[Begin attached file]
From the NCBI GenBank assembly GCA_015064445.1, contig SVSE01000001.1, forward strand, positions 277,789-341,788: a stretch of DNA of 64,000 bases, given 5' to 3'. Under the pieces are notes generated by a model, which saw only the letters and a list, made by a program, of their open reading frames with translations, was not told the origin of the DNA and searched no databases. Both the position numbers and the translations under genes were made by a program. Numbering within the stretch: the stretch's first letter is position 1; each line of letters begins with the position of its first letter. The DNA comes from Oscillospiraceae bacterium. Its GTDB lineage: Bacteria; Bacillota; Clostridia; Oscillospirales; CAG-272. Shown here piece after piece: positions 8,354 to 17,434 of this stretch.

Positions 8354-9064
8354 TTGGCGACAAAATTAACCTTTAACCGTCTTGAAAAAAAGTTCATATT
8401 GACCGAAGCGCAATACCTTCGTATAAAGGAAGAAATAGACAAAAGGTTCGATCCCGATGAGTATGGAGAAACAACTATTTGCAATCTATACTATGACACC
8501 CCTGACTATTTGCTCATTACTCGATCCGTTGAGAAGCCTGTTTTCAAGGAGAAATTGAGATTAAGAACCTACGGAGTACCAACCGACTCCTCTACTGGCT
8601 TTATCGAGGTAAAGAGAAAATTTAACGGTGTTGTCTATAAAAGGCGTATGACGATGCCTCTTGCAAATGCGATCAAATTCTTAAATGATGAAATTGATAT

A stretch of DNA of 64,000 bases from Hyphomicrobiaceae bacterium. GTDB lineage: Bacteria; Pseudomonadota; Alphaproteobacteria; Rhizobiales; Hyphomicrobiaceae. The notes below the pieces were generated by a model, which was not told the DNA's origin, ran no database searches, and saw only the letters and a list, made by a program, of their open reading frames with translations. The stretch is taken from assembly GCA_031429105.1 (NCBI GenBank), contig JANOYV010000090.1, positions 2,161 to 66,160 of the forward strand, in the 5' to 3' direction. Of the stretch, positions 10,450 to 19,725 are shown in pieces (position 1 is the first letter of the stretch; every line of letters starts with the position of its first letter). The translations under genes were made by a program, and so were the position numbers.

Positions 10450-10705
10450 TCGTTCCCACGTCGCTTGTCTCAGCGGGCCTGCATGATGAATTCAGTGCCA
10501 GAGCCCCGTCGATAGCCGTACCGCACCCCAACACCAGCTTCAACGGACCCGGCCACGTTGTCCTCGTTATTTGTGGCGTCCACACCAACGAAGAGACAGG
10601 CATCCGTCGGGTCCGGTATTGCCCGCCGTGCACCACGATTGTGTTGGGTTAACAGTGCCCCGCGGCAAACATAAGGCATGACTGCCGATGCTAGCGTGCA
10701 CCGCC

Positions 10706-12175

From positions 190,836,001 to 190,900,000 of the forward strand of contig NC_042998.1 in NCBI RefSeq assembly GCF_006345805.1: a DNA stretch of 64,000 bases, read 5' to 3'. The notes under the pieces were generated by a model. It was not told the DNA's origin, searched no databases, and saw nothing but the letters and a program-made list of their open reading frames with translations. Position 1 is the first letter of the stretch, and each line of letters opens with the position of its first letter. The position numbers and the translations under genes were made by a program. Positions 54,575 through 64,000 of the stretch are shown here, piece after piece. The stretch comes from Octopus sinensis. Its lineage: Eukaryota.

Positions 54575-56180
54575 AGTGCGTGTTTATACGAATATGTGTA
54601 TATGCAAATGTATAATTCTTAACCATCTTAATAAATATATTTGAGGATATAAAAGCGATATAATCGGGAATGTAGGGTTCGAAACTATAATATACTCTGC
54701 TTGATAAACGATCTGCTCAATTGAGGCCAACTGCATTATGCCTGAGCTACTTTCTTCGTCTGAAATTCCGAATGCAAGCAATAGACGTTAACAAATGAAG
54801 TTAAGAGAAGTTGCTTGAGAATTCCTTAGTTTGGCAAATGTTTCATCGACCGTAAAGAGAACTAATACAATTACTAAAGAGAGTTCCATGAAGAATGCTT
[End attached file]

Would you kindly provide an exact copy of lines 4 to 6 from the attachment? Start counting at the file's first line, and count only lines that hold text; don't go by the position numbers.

8401 GACCGAAGCGCAATACCTTCGTATAAAGGAAGAAATAGACAAAAGGTTCGATCCCGATGAGTATGGAGAAACAACTATTTGCAATCTATACTATGACACC
8501 CCTGACTATTTGCTCATTACTCGATCCGTTGAGAAGCCTGTTTTCAAGGAGAAATTGAGATTAAGAACCTACGGAGTACCAACCGACTCCTCTACTGGCT
8601 TTATCGAGGTAAAGAGAAAATTTAACGGTGTTGTCTATAAAAGGCGTATGACGATGCCTCTTGCAAATGCGATCAAATTCTTAAATGATGAAATTGATAT